Commerce Department to protect Alabama’s catfish industry
By KATIE WOOD / Selma Times-Journal
Last week the Commerce Department made the decision to protect Alabama’s catfish industry by enforcing fair value pricing on Vietnamese imports of frozen fish filets and non-market economies. The decision was made after several months of concentrated effort from the Congressional delegation led by U.S. Sen. Jeff Sessions (R-AL), who urged the Commerce Department to review the low-priced Vietnamese imports.
“Domestic production and fair value pricing are essential aspects of a sound economy,” Sen. Sessions said. “This decision is a step in the right direction to protect U.S. workers and our catfish industry in Alabama.”
Sessions noted that the dramatic catfish production decrease over the last decade can be directly attributed to unfairly priced imports, leaving local catfish farms at risk.
“The Commerce Department’s decision to use Indonesia as a surrogate country for Vietnam helps correct unfair competition and ensures that jobs and industry in our state are protected,” he said. “By enforcing our nation’s trade laws, and fostering an environment that requires healthy competition, I am confident that our local catfish farms will again be a market leader.”
The Commerce Department had previously been using Bangladeshi data to set the market price for Vietnamese producer’s fish fillets despite industry proposals for a surrogate nation with higher quality data available such as the Philippines or Indonesia. The Bangladeshi prices range from $0.29 per pound to $0.43 per pound while the U.S. price for catfish is about $0.80 per pound.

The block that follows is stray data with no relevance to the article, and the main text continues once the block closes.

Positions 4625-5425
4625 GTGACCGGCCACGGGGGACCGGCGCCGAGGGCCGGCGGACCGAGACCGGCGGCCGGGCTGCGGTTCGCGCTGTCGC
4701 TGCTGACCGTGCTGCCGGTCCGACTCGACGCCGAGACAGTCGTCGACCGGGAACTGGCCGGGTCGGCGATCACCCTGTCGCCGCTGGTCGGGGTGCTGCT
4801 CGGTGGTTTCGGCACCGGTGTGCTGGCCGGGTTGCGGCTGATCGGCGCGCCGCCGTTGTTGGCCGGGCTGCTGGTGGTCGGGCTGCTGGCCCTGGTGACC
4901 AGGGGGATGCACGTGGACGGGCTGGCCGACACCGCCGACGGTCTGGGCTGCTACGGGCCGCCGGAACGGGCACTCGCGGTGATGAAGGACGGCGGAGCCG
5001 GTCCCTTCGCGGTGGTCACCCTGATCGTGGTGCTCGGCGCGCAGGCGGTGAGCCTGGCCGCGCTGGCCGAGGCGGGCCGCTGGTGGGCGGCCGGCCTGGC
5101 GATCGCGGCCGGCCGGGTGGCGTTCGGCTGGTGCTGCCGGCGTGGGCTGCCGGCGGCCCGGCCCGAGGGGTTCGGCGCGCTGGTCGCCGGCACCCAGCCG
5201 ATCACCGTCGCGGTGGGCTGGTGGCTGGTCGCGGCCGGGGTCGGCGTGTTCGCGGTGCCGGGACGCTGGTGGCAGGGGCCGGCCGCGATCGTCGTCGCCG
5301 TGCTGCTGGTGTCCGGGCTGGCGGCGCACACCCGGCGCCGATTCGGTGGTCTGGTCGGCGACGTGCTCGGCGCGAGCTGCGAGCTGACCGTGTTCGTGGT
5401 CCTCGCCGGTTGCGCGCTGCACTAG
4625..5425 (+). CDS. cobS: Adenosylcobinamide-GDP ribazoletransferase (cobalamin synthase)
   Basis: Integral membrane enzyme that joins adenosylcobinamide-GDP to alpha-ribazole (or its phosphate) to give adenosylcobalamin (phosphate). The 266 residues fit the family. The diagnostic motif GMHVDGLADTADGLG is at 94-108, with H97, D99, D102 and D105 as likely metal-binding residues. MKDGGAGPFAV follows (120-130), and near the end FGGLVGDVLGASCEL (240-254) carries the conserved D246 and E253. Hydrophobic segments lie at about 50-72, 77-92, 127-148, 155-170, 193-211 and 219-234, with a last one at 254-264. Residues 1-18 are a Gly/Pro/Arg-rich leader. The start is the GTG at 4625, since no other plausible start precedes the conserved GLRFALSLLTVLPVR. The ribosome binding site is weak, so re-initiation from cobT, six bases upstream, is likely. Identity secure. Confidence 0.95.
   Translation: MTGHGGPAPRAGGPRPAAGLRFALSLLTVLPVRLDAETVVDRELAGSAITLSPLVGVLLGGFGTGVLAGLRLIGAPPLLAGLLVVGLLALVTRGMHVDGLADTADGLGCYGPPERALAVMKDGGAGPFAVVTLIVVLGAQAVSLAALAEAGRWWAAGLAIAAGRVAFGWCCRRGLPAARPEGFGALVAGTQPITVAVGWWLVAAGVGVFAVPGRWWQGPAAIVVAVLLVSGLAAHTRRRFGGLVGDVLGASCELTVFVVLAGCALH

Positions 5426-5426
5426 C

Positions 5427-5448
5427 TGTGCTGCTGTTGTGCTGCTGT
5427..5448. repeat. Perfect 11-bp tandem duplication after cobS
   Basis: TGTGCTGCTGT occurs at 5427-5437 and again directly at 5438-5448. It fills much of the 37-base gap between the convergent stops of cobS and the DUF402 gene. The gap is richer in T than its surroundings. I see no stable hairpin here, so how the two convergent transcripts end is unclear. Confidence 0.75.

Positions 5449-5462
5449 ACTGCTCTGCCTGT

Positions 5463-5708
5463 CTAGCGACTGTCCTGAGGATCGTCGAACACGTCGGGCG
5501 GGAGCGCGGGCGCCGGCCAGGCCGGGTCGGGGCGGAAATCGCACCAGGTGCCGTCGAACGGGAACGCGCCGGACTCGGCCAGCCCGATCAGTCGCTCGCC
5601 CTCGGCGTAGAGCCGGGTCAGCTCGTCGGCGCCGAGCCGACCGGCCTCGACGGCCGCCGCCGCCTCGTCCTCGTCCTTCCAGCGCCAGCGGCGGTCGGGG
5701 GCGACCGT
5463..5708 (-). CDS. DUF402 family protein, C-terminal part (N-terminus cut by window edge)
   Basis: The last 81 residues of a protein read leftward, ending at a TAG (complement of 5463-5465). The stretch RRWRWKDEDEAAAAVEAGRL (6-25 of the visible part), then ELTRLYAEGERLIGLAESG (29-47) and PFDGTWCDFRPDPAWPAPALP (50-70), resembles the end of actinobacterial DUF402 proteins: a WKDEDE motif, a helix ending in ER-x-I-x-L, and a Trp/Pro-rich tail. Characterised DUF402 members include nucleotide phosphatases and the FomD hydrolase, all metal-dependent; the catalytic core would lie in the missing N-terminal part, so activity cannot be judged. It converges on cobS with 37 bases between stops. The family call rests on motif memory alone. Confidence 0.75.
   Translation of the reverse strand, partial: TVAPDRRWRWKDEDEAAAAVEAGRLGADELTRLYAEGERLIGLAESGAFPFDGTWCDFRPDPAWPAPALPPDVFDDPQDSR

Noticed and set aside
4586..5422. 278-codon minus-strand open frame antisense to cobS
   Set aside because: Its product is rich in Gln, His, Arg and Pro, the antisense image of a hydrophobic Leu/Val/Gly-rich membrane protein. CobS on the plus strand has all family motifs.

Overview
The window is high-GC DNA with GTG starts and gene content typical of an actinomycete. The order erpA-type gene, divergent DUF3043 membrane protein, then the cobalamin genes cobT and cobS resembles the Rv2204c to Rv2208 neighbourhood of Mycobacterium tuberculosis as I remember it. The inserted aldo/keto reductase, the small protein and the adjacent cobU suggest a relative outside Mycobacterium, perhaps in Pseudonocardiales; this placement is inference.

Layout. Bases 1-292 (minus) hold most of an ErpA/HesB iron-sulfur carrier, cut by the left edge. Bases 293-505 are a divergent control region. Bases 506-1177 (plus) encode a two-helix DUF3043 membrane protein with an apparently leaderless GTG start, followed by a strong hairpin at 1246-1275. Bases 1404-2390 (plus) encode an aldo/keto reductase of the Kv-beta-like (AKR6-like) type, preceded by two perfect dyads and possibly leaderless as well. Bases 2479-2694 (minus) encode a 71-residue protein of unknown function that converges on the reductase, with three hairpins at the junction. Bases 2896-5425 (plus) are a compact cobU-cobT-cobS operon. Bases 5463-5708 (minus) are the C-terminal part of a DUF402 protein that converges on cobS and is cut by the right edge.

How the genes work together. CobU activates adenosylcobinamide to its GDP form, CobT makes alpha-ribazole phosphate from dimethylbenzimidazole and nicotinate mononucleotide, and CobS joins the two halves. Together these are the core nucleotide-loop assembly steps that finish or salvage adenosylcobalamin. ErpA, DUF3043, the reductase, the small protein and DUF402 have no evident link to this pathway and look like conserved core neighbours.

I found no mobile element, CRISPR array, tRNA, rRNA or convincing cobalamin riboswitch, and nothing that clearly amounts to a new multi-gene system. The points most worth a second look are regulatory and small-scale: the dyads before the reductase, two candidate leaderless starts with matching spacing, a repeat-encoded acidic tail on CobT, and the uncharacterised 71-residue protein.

Rick Oates, Alabama Farmers Federation catfish commodity director, said the department’s decision to use Indonesia as a surrogate country for Vietnam was not only a good decision but also the right decision for both catfish farmers and American consumers.
“As you know, [the Commerce Department] was previously using data from Bangladeshi, which allowed Vietnamese fish to flood the market at artificially low prices. This has had a dramatic affect on the price of Alabama and U.S. farm raised catfish and resulted in a significant decline in the market share held by a U.S. grown and processed product,” Oates said.
To put things in perspective, Oates explained that in 2007, U.S. catfish farming covered almost 164,000 water acres, and currently there are only about 83,000 acres of catfish ponds. That same year, catfish processors sold 104 million pounds of fish, he said. And by 2012 the number was reduced to about 67 million pounds, more than a 35 percent reduction.
“Catfish farming is a vital part of the economy in west Alabama. Approximately 5,800 jobs are dependent on the industry and it contributes $158 million to Alabama’s economy,” Oates said. “We know the quality of fish raised in the U.S. is consistently better and safer than fish not subject to the strict standards we have. Therefore, we know when consumers purchase U.S. farm raised fish they are getting a safe product. Unfortunately, with the low number of inspections done on imported fish, quality and safety problems often go undetected and unsafe food can be introduced into our food chain.”
Oates said he agrees with the decision by the Commerce Department to use the more realistic and reliable data from Indonesia, which will protect American consumers and catfish farmers.
“When Americans buy U.S. farm raised products, we all win; from the farmer to the consumer and all of the jobs provided in between,” he said.